Turkey wants 20 reactors by 2030

TURKEY - Turkey is planning to build 20 nuclear reactors by 2030 in an effort to reduce its dependence on oil and gas imports.

The goal to build five nuclear plants, each with four reactors, was revealed by the country's Energy Ministry Undersecretary, Metin Kilci, as Turkey takes its first steps towards nuclear-generated electricity.

Turkey wants nuclear power to become its main energy source in the coming decades. Gas-fired power plants currently account for half of the country's electricity generation, and Turkey relies on Russia for two-thirds of its gas imports.

"We want a minimum 20 reactors in operation by 2030," Kilci told reporters. "This may not be our formalized plan, but it is our target."

Last May, Turkey signed an agreement with Russia to build four 1,200-megawatt MW Vodo-Vodyanoi Energetichesky Reactors VVER at Akkuyu, which is on the Mediterranean coast. Akkuyu, which has a total generating capacity of 4,800 MW, will cost an estimated 14.6 billion euros US $20 billion and is expected to be commissioned 2019-20. The plant will be constructed by Rosatom Nuclear Energy State Corporation, which is expected to retain a majority stake in the plant.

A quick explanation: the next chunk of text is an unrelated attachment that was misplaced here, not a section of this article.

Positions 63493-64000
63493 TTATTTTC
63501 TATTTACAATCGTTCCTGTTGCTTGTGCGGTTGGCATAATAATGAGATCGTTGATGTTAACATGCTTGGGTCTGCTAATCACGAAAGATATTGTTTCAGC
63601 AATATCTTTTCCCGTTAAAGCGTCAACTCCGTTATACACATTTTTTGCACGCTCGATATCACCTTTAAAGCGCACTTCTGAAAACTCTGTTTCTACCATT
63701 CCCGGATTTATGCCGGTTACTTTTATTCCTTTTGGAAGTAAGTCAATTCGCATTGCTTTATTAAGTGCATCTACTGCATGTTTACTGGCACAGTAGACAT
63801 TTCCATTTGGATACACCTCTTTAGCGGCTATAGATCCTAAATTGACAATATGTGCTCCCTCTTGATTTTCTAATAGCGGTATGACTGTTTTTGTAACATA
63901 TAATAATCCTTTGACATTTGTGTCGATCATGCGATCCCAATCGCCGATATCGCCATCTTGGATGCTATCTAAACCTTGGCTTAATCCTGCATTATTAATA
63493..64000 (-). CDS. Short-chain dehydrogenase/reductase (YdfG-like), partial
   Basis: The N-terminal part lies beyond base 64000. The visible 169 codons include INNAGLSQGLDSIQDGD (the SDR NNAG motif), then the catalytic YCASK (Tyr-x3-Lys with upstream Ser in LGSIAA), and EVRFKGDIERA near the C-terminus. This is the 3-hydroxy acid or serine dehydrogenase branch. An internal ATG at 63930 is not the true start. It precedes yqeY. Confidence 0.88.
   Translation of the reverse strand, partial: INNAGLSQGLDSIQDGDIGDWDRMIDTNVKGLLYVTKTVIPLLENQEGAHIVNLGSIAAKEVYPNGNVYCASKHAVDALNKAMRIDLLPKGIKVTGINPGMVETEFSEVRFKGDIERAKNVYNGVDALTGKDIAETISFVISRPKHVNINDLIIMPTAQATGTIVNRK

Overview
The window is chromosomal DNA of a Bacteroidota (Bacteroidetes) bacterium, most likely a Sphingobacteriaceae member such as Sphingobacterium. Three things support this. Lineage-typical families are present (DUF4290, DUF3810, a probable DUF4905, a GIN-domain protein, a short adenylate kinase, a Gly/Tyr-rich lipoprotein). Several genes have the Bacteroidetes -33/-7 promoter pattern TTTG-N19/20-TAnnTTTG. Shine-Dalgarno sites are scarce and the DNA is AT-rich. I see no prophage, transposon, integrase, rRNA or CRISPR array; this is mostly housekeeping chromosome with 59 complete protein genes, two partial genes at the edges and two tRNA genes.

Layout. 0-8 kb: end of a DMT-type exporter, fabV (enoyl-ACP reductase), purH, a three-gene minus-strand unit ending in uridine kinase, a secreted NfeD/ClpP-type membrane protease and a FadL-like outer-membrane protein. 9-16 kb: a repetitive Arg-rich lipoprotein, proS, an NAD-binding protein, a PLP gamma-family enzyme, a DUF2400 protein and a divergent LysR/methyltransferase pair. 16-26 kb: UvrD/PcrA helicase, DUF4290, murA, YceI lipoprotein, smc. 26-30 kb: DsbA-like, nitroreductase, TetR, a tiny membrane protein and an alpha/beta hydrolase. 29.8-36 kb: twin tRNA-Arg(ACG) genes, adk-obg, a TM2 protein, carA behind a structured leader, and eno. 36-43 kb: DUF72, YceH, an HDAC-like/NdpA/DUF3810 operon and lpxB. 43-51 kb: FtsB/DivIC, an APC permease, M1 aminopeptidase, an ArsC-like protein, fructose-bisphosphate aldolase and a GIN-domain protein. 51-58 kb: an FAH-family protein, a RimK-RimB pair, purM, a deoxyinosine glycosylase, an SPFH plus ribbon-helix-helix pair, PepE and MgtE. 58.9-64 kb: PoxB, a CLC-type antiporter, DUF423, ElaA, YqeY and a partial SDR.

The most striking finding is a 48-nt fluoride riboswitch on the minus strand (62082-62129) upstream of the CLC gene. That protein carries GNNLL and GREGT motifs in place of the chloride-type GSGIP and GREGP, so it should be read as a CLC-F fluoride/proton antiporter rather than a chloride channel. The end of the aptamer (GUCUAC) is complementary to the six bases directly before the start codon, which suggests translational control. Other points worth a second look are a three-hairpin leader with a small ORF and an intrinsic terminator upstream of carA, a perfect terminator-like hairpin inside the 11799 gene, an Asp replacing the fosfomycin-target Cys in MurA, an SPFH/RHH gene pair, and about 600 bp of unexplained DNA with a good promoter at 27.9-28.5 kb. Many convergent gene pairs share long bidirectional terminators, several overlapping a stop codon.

Turkey also has revealed plans for a second nuclear plant at Sinop, on the Black Sea. The proposed plant was to have four APR reactors with capacities of 1,400 MW each, supplied by Korea Electric Power Corporation KEPCO, but talks collapsed in November last year over the final price of energy produced and state guarantees. At the time, South Korea's Ministry of Knowledge Economy stated: "We could not reach an agreement this time because of differences in issues, including electricity sales price."

Since then, Turkey has been talking to Toshiba Corporation, and in December, Japan and Turkey signed a memorandum on civil nuclear cooperation, which could lead to Toshiba winning the Sinop contract.

Turkey's neighbour, Bulgaria, has been having its own nuclear difficulties. Construction of the country's second nuclear plant at Belene was suspended last June. The government said the 2,000-MW project, which has been in a stop-go concern for the past two decades, may not be able to generate enough revenue to offset the country's initial investment. It is still looking for a strategic partner.


in Year